It’s a double-edged sword that every chess player must learn to yield. That’s where this course comes in.In this 3 hour course, IM Mat Kolosowski takes you on a ride to understand your Isolated Queen’s Pawn in a different light.
An early d4 move by White and d5 by Black, followed by undermining pawn moves in the adjacent files—and there it is, the true “pride and sorrow” of chess.
Not only can it win you games like a rockstar, it can also lose you games like mere simpletons!
- Strong outposts on c5 and e5…
- Gaining central control…
- Facilitating better development…
- Constraining Black’s position…
The Isolani is a force to reckon with in the middlegame. This is where it is most active and this is where it should live and die.
However, some have a longer life span and live until the endgame. And that’s where the force quickly fizzles into a BIG MINUS.
It’s hard to defend without the rest of the minor pieces missing on the board.
The opponent usually ends up grabbing the IQP and takes his extra pawn to promote to a queen (or whatever he wishes).
What is an Isolated Queen’s Pawn?
It’s a double-edged sword that every chess player must learn to yield. That’s where this course comes in.
In this 3 hour course, IM Mat Kolosowski takes you on a ride to understand your Isolated Queen’s Pawn in a different light.
Whether it is to transition into a better endgame, push the pawn to promotion or attack the opponent’s king, Kolosowski will cover all these different aspects of playing with an Isolated Queen’s Pawn and turning it into a killer weapon.
What you will learn:
- Asset or liability? While isolated queen’s pawns can be powerful accessories… they usually end up being mere “pawns” in the hands of a dangerous opponent. Just like Lasker did with Rubinstein’s IQP in Moscow Int’l 1925.
- United we stand. Who wants to be alone in this world? Instead, exploit pawn exchanges to bring in a few mates for the isolated pawn… and grab a LOT of space in the center like Petrosian did against Spassky in the 1969 WCC match.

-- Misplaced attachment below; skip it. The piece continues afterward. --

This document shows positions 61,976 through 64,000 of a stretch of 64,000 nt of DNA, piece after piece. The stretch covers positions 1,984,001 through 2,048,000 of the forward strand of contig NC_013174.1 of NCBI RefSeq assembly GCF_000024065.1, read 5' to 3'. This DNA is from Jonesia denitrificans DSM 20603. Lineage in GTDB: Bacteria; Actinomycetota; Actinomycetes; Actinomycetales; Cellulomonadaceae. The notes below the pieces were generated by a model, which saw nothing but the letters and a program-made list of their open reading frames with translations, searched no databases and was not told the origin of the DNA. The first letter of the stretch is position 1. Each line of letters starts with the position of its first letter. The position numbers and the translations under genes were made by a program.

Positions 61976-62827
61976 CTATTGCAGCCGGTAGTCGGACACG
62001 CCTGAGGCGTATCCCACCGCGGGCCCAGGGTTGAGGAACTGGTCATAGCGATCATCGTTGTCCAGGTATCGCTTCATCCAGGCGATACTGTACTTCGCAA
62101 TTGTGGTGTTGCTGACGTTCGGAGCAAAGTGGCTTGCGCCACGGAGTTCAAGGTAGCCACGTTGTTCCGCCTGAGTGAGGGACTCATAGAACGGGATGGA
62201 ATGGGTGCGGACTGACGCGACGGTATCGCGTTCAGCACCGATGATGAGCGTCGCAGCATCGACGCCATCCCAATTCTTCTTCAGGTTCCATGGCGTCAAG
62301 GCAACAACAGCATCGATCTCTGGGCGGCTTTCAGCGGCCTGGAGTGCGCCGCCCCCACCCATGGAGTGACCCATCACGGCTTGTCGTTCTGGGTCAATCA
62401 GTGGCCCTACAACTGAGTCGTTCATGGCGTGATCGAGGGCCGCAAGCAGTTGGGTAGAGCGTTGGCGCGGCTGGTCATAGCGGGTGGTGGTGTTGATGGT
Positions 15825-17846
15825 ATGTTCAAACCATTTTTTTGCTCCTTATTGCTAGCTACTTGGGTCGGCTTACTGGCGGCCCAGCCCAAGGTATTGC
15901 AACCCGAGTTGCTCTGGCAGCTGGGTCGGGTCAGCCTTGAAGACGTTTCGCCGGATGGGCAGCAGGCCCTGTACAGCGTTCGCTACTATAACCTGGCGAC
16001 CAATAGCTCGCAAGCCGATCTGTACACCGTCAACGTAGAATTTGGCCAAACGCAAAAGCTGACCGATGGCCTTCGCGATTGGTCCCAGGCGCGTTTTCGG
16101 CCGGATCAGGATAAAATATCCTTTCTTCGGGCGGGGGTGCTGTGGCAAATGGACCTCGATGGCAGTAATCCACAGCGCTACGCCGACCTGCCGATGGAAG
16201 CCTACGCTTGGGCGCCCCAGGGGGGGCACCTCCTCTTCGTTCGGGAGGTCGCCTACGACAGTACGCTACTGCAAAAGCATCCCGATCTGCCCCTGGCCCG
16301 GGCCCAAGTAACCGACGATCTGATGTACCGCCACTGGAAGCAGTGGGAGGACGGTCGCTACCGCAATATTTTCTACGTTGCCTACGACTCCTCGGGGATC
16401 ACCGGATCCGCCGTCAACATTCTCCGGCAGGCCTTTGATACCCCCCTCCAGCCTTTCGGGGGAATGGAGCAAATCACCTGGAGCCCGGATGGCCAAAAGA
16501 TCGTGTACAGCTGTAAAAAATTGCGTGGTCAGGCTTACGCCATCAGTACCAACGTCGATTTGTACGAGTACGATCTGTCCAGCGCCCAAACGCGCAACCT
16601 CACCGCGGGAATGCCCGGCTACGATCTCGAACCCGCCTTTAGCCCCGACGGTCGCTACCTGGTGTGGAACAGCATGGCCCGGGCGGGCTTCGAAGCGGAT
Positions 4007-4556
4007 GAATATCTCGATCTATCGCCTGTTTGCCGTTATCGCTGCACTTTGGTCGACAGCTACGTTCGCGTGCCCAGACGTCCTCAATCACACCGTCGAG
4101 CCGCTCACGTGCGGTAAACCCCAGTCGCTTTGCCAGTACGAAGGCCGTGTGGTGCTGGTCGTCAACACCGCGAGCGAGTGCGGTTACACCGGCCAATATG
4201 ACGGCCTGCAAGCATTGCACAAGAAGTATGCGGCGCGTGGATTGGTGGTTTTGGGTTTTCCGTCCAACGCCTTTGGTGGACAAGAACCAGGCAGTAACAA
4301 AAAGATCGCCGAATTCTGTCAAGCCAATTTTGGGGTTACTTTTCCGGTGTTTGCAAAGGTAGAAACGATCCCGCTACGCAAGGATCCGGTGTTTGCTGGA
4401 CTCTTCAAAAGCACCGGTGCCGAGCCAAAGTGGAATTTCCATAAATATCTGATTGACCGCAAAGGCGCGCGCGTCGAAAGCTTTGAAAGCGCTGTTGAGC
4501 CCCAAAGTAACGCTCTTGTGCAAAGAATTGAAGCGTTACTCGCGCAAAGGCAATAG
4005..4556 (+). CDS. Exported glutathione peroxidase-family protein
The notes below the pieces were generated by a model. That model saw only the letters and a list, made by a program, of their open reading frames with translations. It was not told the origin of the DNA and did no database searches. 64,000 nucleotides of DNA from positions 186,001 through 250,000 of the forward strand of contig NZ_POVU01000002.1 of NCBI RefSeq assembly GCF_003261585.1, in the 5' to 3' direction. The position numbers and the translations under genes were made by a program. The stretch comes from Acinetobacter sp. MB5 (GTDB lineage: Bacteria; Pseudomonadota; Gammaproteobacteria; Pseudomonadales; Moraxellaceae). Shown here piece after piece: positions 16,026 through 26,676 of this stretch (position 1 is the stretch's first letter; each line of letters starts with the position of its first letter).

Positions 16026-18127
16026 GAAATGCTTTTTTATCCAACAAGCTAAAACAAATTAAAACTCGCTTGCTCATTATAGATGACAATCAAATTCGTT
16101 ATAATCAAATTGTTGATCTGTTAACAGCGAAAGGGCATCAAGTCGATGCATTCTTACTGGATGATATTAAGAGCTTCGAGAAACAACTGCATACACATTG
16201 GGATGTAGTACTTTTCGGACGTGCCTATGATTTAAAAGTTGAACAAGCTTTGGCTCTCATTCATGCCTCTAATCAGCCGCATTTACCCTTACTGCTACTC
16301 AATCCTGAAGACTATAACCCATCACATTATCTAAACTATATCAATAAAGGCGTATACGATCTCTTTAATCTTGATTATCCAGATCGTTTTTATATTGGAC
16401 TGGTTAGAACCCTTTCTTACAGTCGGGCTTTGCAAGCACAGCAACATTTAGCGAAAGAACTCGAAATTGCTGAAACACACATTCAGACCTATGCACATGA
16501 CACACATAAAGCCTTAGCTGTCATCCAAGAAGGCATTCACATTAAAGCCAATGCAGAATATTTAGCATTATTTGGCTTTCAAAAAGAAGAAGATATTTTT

- Sharing is caring. Petrosian was a positional monster—and that includes handling the IQPs like a boss! If he found his own IQP was stopping his play, he sacrificed it by giving his opponent one instead. (More inside this course.)
- Let’s fight elsewhere. If you still get an Isolani in your camp, what do you do? Get creative like Baadur Jobava. Forget about your isolated queen’s pawn and get busy attacking the enemy king… like he did against Simacek in the 2013 European Championship match.
Chapter 1 Static Weakness Of The Iqp
Chapter 2 Transition To A Better Endgame I
Chapter 3 Transition To A Better Endgame II
Chapter 4 Transition To D5-C6 Structure I
Chapter 5 Transition To C6-D5 Structure II
Chapter 6 Typical Pawn Push I
Chapter 7 Typical Pawn Push II
Chapter 8 Typical Pawn Push III
Chapter 9 Typical Pawn Push IV
Chapter 10 Attacking The King I
Chapter 11 Attacking The King II
Chapter 12 Attacking The King Using F-Pawn
About the Author
IM Mat Kolosowski (FIDE 2451)
Mat Kołosowski is an International Master from Poland. He is a multiple Polish youth championship medalist. In 2010 he took 5th place in European U-18 Championship. During the course of his chess career Mat won many international tournaments. Apart from being a player he is also a chess coach who has experience in working with students from more than 20 countries.